Friday, December 29, 2017

The History Behind Reverend Charles Thompson Slavery Biography

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By Roger Wagner

While not as volatile as during other times in history, the current economical, racial and social climate is currently in great chaos. With the onset of new racial inequality, the recent rise of White Supremacists and power structures which have done little to help ease the situation, it is important to look back on history. In one case, a good place to learn about the atrocities of the past with regards to race is through a slavery biography.

One biography, that of the Reverend Charles Thompson which was published in 1875 was written from the perspective of being a child during the slave trade. In this publication, the author refers to the time being one of great difficulty and despair. In fact, the book details all aspects of being a child slave during that time. As such, this biography is often considered as close as one can get to having been a witness to the atrocities of the time.

Born in Atala County, Mississippi, Charles lived and worked on a plantation until the time the mother died at the age of 37. At which time, the uncle, fearing separation from a wife hid from slave owners and blood hounds. After learning that an owner would allow the couple to work on a farm together, the uncle surrendered.

The mother of the author died at the early age of 37. After which, an uncle hid from the slave owners and blood hounds because of fear of being separated from a loving wife. At which time, Charles was hired out to a number of different plantations as a both a young boy and an adult. Eventually, the uncle surrounded after learning that one owner would allow the couple to work on the same plantation.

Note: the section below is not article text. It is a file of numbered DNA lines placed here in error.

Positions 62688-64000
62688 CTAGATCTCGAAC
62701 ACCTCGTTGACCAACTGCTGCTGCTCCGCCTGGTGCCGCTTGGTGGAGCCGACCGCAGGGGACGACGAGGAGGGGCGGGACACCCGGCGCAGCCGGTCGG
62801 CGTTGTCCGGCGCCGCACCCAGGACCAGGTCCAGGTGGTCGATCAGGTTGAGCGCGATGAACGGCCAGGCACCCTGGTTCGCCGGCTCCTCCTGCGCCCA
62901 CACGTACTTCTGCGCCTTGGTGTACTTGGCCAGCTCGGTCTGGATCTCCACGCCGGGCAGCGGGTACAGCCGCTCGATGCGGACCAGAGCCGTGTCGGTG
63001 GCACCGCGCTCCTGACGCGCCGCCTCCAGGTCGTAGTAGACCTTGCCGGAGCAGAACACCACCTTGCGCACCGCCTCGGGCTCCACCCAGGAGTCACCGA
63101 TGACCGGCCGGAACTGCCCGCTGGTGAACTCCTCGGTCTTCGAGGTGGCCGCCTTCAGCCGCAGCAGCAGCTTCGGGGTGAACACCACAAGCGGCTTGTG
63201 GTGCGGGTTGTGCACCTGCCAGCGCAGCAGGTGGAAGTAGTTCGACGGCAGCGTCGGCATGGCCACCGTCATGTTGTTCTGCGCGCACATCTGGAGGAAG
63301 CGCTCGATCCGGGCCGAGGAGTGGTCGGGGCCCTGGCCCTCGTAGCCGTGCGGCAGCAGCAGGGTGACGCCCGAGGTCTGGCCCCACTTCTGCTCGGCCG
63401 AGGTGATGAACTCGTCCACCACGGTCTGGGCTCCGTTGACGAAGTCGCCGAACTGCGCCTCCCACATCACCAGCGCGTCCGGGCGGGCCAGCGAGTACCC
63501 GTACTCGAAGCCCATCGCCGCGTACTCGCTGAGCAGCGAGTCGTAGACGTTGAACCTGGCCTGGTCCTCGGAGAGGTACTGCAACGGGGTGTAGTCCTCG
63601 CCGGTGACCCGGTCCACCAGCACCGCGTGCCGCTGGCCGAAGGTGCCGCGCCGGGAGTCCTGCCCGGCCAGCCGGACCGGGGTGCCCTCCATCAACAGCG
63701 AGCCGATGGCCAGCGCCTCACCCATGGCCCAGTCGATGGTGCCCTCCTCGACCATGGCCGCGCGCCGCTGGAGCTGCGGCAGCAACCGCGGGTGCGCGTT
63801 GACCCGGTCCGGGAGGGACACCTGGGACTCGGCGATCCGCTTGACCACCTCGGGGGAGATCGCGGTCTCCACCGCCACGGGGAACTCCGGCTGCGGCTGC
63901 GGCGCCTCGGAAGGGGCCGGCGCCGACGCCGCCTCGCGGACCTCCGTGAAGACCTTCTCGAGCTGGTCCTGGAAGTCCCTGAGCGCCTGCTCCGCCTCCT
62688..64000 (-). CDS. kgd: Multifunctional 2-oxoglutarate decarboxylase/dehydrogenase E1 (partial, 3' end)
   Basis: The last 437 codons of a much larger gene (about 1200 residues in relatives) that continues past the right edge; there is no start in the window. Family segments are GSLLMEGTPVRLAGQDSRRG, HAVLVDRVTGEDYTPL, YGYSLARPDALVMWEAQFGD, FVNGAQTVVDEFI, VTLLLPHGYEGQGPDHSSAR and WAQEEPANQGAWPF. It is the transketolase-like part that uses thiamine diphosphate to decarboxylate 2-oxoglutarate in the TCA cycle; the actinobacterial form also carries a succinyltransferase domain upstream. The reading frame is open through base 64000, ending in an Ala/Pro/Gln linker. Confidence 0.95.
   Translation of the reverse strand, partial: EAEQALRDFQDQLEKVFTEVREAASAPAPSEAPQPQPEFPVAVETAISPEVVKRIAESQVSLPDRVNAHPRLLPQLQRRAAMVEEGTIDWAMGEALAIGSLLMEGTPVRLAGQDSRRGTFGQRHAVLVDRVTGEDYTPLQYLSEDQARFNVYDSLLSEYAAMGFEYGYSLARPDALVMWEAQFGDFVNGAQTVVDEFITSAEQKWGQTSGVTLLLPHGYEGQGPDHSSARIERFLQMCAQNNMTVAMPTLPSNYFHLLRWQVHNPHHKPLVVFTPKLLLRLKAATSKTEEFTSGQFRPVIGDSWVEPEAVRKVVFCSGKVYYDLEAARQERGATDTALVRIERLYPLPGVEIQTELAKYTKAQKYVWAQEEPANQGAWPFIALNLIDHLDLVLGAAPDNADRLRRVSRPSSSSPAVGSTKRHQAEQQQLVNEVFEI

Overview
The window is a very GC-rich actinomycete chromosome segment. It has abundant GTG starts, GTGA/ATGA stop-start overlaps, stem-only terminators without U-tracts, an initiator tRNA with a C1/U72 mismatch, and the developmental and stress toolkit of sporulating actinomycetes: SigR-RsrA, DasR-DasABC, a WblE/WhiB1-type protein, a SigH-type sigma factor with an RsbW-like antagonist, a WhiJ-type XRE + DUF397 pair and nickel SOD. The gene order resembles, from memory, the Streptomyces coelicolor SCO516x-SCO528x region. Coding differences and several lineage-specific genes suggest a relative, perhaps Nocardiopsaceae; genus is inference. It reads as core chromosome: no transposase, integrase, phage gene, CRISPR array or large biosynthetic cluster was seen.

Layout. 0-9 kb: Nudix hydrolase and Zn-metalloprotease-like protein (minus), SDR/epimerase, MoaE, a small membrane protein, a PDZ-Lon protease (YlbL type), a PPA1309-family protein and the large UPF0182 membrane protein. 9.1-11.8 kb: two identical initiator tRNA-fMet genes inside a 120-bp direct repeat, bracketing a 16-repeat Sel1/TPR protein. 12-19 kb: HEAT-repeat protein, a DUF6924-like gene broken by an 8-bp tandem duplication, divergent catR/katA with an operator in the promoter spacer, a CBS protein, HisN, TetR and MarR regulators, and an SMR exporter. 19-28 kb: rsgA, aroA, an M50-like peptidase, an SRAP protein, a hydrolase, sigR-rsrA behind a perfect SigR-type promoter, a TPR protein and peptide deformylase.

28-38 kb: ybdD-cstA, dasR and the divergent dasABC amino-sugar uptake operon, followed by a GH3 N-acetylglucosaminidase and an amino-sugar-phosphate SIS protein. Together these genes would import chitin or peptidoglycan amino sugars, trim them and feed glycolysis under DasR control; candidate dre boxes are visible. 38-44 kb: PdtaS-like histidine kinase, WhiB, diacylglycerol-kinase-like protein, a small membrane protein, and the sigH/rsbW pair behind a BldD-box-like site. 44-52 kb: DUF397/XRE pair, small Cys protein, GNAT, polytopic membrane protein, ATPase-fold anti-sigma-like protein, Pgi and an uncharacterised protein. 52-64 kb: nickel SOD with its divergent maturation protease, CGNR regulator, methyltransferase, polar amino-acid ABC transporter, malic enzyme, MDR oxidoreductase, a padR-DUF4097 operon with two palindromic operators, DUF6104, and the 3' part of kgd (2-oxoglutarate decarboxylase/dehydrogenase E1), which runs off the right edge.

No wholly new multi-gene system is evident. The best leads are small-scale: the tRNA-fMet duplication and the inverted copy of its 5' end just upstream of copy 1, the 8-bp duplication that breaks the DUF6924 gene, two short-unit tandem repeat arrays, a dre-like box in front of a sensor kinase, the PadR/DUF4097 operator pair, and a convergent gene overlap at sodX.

In order to gain insight to the life and times of the uncle and the author, there are a few movies and a mini-series which reflect the incidents in great detail. The first, and most likely the most infamous is that of Roots, a mini-series which aired in the 1970s. More recently, Twelve Years A Slave and Django Unchained have portrayed the atrocities and incidents of the time on a personal basis.

When it comes to the history of the time, it is a sad and true tale of abuse, ownership, rape, violence and torture. In most cases, slaves were considered personal property who could be bought and sold as desired. While there were entire families sold into slavery, individual members were often sold off to other plantations. As a result, many families were broken up and were never able to reunite.

Most slaves had to perform chores, duties and other tasks as requested or face severe punishment. During the slave trade, this work was performed free of charge. While room and board were often included on the plantation, most quarters were in poor condition with the slaves being offered very little in the way of food, drink or nourishment.

Even now, there are ties back to the slave owners and masters of that time. For, many of those individuals participated in raping female slaves who later had children as a result of the incident. With new DNA testing such as Ancestry and others, there are now a number of individuals now discovering ties back to slavery which exist in family heritage.

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